Cohen Seglias partners Julie Grohovsky and Shanlon Wu obtained an important civil settlement between the U.S. Department of Justice and numerous state attorneys general’s offices against Universal Health Services, Inc. and UHS of Delaware, Inc. (UHS), a Fortune 500 company that provides hospital and health care services including inpatient behavioral health services that were the subject of this settlement. The pair, while at their former firm Wu Grohovsky PLLC, filed a qui tam case under the federal False Claims Act on behalf of Dr. Steven Klotz, a psychiatrist who was employed at the UHS Roxbury Treatment Facility, in Roxbury, Pennsylvania. Dr. Klotz is one of 18 whistleblowers who filed complaints against UHS. Because the state of Pennsylvania does not have a state false claims act, Pennsylvania will not receive any of the states’ recovery in this case.
In its press release issued about this settlement, the Department of Justice reports:
UHS will pay the United States and participating states a total of $117 million to resolve allegations that its hospitals and facilities knowingly submitted false claims for payment to the Medicare, Medicaid, TRICARE, Department of Veterans Affairs, and Federal Employee Health Benefit programs for inpatient behavioral health services that were not reasonable or medically necessary and/or failed to provide adequate and appropriate services for adults and children admitted to UHS facilities across the country.
The government alleged that, between January 2006, and December 2018, UHS’s facilities admitted federal healthcare beneficiaries who were not eligible for inpatient or residential treatment because their conditions did not require that level of care, while also failing to properly discharge appropriately admitted beneficiaries when they no longer required inpatient care. The government further alleged that UHS’s facilities billed for services not rendered, billed for improper and excessive lengths of stay, failed to provide adequate staffing, training, and/or supervision of staff, and improperly used physical and chemical restraints and seclusion. In addition, UHS’s facilities allegedly failed to develop and/or update individual assessments and treatment plans for patients, failed to provide adequate discharge planning, and failed to provide required individual and group therapy services in accordance with federal and state regulations.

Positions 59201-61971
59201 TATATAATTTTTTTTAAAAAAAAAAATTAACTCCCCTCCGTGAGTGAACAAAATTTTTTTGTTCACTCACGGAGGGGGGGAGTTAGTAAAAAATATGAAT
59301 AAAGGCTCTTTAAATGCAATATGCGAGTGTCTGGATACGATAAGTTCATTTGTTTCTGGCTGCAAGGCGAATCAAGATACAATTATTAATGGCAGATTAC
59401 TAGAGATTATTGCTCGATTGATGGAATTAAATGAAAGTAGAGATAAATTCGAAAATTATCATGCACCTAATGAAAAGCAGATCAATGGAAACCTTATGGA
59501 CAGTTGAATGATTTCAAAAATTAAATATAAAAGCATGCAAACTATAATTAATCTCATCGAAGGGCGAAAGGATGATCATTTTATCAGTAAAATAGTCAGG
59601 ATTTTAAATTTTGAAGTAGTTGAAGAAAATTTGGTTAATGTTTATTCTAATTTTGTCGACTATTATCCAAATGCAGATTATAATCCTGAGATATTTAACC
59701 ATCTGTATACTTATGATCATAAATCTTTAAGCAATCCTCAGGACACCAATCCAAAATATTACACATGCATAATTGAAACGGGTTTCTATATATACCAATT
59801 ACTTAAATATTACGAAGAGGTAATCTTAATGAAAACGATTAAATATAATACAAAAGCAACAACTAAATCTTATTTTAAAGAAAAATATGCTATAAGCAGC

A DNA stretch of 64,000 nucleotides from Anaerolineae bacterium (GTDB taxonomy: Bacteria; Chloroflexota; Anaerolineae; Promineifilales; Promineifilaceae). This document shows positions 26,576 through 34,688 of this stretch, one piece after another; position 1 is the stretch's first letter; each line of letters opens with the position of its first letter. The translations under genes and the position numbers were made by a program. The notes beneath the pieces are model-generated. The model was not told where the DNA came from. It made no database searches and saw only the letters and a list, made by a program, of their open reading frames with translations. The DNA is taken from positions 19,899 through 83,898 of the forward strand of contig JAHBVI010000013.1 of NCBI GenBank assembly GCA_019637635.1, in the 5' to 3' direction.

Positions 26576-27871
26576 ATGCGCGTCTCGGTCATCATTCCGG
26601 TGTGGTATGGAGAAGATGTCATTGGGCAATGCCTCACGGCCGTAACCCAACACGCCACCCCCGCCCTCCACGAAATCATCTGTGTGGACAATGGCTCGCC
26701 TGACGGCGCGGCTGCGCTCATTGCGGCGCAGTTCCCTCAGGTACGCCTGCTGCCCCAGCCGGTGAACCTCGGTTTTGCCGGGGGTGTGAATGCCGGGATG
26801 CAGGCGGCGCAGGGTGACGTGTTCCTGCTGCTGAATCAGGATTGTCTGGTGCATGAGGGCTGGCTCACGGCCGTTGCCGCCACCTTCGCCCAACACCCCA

Of the $117 million to be paid by UHS to resolve these claims, the federal government will receive a total of $88,124,761.27, and a total of $28,875,238.73 will be returned to individual states, which jointly fund state Medicaid programs.
The Department of Justice also stated:
The government’s settlement with UHS resolves 18 cases pending in the Eastern District of Pennsylvania, Western District of Michigan, the Eastern District of Michigan, and Northern District of Georgia under the qui tam, or whistleblower, provision of the False Claims Act, which permit private parties to file suit for false claims on behalf of the United States and to share in any recovery. The whistleblower share of the federal portion of the settlement will be $15,862,457.03.
Contemporaneous with the civil settlements announced today, UHS, on behalf of its inpatient acute and residential behavioral health facilities, has entered into a Corporate Integrity Agreement with the U.S. Department of Health and Human Services, Office of Inspector General (OIG), which will remain in effect for five years. UHS must retain an independent monitor, selected by the OIG, which will assess UHS’s Behavioral Health Division’s patient care protections and report to the OIG. In addition, an independent review organization will perform annual reviews of UHS’s inpatient behavioral health claims to federal health care programs.
As Cohen Seglias partners, Julie and Shan will continue to represent whistleblowers in the firm’s newly formed False Claims Act and Whistleblowers Group.